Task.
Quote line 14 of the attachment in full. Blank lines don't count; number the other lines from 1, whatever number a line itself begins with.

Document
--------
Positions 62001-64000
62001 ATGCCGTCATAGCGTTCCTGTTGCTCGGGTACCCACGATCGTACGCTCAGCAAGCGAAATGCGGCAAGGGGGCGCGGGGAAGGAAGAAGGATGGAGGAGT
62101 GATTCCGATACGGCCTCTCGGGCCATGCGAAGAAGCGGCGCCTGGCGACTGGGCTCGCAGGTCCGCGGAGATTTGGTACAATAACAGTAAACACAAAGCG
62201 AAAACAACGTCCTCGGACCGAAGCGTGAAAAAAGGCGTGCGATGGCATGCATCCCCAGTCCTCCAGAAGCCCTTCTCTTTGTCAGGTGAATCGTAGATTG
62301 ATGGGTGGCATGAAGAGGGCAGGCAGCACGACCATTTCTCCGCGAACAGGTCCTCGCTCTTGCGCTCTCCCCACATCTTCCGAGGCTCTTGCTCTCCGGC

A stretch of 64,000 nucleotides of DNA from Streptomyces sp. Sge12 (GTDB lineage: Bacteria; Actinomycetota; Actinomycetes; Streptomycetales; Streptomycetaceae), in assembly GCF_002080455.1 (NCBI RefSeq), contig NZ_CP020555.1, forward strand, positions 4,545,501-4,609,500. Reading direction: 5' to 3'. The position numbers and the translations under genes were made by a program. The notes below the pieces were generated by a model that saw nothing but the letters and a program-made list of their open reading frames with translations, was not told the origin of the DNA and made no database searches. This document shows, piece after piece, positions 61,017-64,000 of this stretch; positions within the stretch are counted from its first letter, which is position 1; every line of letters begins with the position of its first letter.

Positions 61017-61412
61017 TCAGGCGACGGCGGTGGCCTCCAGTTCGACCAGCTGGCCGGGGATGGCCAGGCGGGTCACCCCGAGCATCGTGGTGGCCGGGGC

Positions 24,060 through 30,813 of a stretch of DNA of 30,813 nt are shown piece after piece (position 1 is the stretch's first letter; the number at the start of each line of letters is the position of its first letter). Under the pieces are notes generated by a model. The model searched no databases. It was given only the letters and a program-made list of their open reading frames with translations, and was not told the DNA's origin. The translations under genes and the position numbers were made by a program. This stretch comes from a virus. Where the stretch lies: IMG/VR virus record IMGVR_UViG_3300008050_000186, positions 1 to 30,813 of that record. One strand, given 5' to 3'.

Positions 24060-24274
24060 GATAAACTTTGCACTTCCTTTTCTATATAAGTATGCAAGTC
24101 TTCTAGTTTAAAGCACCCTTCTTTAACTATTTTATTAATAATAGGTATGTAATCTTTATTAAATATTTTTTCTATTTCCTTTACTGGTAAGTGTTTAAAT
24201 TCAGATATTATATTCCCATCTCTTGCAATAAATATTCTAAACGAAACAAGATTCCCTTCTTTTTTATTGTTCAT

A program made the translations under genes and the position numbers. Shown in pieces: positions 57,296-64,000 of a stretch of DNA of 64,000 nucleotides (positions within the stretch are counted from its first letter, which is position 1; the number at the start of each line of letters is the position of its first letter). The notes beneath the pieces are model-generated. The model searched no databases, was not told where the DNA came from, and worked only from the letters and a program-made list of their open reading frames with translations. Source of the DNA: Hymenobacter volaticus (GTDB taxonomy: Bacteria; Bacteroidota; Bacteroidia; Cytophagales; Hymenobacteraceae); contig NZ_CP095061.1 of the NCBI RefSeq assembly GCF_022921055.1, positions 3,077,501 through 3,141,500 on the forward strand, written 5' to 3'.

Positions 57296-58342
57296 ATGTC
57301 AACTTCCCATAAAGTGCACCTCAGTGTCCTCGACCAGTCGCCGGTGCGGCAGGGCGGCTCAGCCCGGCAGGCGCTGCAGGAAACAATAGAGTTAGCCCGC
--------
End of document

A program made the translations under genes and the position numbers. Shown in pieces: positions 57,296-64,000 of a stretch of DNA of 64,000 nucleotides (positions within the stretch are counted from its first letter, which is position 1; the number at the start of each line of letters is the position of its first letter). The notes beneath the pieces are model-generated. The model searched no databases, was not told where the DNA came from, and worked only from the letters and a program-made list of their open reading frames with translations. Source of the DNA: Hymenobacter volaticus (GTDB taxonomy: Bacteria; Bacteroidota; Bacteroidia; Cytophagales; Hymenobacteraceae); contig NZ_CP095061.1 of the NCBI RefSeq assembly GCF_022921055.1, positions 3,077,501 through 3,141,500 on the forward strand, written 5' to 3'.